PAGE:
My first suspicion per the thread was the radiator cap but I don't think I'm so lucky

Update: Overflow seems to behave normal, stays at the low when cold, the only odd thing is that the filler neck / radiator reservoir seems a bit below where the the top of the neck is, but it's still visible
 

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first off, it is NOT the parts guy's fault. he is an employee there, so he has to abide by the rules set up by those who are a LOT higher up than he is. here is how it works. and this goes for every car dealer in the us. the dealership is a franchise. they are contractually bound to hyundai of north america. who supplies them with most of their parts. so, there is dealer cost(what the dealer pays hona for the part). then there is hyundai of north america "suggested" list price. dealers are not required to sell at this price, and very few do-over the counter. wholesale is a different game. then there is dealer's otc list price. what they do is look at actual dealer cost, then use their own price matrix to get to what each dealer determines is their list price. generally, it is more than double their cost, normal "suggested" hona list price is like dealer cost plus 50%. iow, if dealer cost on a part is 10 bucks, then hona "suggested" list price is 15, but local dealer would be more like 20 bucks. and more. all the parts guy does is put in the part number into his computer, and tell you what price the computer says. he dont make the rules. now, what i do is look online, because all online genuine parts places use hona suggested list price, then either discount off list, or go cost up. one place, parts.com, is the huge autonation group, and they go their cost plus 20% as their selling price. autonation will ship the part from the nearest dealer to you. case in point, i can go to a local dealer that is part of the autonation group, and get a part otc. but if i go online, and order from parts.com, that same part will be priced much less, and come from the same dealer. but i gotta wait. so if you think all dealer parts guys are trying to rip you off, YOU are the idiot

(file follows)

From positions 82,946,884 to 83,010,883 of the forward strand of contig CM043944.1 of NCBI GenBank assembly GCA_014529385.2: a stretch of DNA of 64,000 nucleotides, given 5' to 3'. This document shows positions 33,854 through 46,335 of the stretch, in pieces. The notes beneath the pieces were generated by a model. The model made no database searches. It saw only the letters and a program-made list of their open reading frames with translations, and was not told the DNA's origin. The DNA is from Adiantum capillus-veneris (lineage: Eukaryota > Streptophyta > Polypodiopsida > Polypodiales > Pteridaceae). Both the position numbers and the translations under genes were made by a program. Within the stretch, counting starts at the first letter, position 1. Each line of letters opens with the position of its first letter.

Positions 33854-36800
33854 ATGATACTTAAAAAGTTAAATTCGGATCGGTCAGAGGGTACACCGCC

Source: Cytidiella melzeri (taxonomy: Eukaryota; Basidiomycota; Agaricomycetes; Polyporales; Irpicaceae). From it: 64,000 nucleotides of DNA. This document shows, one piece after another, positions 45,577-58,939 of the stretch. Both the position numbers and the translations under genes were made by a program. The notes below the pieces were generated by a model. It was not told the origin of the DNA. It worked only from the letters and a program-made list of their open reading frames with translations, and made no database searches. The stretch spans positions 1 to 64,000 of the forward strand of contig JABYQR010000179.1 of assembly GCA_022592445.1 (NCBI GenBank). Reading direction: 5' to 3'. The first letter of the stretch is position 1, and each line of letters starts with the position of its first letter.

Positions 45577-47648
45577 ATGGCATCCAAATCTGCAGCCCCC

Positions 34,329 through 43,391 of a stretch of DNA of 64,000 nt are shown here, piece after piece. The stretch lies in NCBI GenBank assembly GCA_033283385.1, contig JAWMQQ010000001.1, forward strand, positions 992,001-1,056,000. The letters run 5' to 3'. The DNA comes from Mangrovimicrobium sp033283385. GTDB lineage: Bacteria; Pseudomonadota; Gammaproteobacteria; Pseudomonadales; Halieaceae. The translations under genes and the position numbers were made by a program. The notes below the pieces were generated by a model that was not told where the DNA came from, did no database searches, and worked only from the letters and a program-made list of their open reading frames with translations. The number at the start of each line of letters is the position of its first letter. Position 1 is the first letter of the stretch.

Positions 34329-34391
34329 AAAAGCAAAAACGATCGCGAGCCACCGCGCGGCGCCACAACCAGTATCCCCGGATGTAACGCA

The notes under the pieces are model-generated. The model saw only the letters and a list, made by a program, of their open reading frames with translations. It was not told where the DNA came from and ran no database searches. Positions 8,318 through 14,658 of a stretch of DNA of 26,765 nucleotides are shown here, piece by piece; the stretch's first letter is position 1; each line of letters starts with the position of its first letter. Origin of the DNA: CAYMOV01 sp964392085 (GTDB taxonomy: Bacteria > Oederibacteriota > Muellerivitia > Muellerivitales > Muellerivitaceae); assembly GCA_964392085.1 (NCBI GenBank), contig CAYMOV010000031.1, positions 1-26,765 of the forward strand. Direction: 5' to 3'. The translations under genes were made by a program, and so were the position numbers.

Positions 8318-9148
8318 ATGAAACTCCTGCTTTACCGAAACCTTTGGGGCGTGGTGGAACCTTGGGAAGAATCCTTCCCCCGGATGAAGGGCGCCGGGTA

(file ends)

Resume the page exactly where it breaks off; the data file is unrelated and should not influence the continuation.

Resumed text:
All that means nothing. You're just saying it's ok to be a crook. Keep justifying yourself.
 

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Discussion Starter #26
All that means nothing. You're just saying it's ok to be a crook. Keep justifying yourself.
lol I dunno if he was trying to defend them per se, I think he's just trying to make the case that the parts department gets their parts and schematics from the OEM which seems a bit obvious, and to go buy parts online instead. But I disagree with him in the sense that I'm pretty sure the parts guy really wasn't smart or just lazy, he could've checked several other ways to know what I wanted but he didn't and kept trying to talk me out of it even though I knew with 100% certainty that I've seen the same car in videos having a radiator cap
 

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Discussion Starter #28 (Edited)
Yeah... all he would of had to do was ask You for your Vehicle Vin number.?
that should of taken care of it right there.
[/QUOTE]

lmao he asked for the last 8 of my vin, you would think that would've taken care of it, but apparently it didn't come up for him like that either so he was just like oh yeah you had a radiator replacement probably aftermarket your model doesn't have a radiator cap, and I'm like wtf not while I've owned it.

But the proof is in the pudding everyone whos commented with the same car has it lol. What's worse was his attitude I don't think he wanted to find the part thinking I'd give up and pay for a new radiator or something even though clearly the vehicle has another issue and I don't need to pay for more than that